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By Debbie Leo
As we continue to wait for decisions regarding the use of the water in the Kiamichi River by Tomlin Energy, LLC and Oklahoma City, each under scrutiny, one by the Oklahoma Water Resources Board (OWRB) and the other by the Oklahoma Supreme Court, something positive is being presented to us in our fight to keep our Kiamichi River flowing and our water quality monitored.
Student, Lauren Haygood, soon to graduate with a Masters degree in “geoscience” at the University of Tulsa, was presented a grant to study the Arkansas River and will also include the Kiamichi River and tributaries of both rivers in her field studies.
Her purpose, to study water quality and it’s effects on our water throughout the region, share the data with the state in hopes to provide scientific data to encourage realtime knowledge for our water quality issues.
Lauren’s data will help the OWRB gain much needed knowledge about our two rivers, helping to bring about a new, scientific, sustainable overviews for the future of water permitting here in the state.
The pollutants that may be causing water quality problems and find ways to mitigate them.
I participated in one of the testing sites at Sardis Lake Reservoir’s spillway. Lauren brought her equipment, an remarkable array of testing equipment, easily used, giving results in minutes instead of hours or days.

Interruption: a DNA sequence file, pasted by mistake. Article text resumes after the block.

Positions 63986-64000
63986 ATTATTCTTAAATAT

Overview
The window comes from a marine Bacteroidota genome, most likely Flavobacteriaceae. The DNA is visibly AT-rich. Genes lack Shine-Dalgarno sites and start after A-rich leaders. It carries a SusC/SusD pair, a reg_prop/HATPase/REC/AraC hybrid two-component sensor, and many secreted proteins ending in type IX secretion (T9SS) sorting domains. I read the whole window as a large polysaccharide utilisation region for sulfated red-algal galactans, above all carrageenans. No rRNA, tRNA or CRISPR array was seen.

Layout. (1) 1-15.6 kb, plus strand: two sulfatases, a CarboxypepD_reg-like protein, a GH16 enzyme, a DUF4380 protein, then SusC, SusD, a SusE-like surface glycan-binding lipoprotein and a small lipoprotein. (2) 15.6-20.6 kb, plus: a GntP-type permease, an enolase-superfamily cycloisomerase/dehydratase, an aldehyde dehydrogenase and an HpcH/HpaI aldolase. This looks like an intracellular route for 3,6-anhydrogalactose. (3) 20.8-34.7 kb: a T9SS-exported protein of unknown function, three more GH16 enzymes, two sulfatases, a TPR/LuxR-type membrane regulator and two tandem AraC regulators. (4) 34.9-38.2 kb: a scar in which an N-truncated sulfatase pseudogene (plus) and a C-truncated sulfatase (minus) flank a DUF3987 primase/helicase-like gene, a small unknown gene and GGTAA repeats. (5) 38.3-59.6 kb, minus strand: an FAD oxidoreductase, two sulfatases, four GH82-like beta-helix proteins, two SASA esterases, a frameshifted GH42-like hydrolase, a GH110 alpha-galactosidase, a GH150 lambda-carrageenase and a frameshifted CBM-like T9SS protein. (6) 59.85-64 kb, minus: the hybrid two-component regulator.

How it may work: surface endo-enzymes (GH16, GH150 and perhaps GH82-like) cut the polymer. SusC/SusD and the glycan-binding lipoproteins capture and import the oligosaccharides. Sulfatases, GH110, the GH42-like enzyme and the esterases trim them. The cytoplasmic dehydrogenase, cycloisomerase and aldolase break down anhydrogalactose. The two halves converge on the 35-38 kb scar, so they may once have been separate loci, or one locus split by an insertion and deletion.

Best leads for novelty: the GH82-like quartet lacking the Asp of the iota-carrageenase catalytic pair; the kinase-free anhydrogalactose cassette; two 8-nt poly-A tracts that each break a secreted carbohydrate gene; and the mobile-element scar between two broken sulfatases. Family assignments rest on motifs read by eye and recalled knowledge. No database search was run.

The results of the testing, equally remarkable. Although the water on site was murky, the water quality was established as being well within the EPA water quality standards. She tested for cadmium, mercury, iron, dissolved solids and oxygenation of the water. Each tested within or under EPA standards. Surprising and good news at this site on that day. Scientifically done and added to her results as she moves throughout the region.
Lauren’s grant is an open invitation for you to participate in the testing at sites she will be posting throughout the year. I recommend exploring the science of our water, getting outdoors, seeing and participating in something new and unique, sampling our water and finding out how we stand in our right to have clean drinkable water.
Learning new things, seeing it firsthand, it is eye-opening and it was fun. She has a blog site, lavagirlgeologyblog.wordpress.com where you can follow her work.
I highly recommend following her work. After all, it’s all about all of us and our water. Knowledge is never over-rated.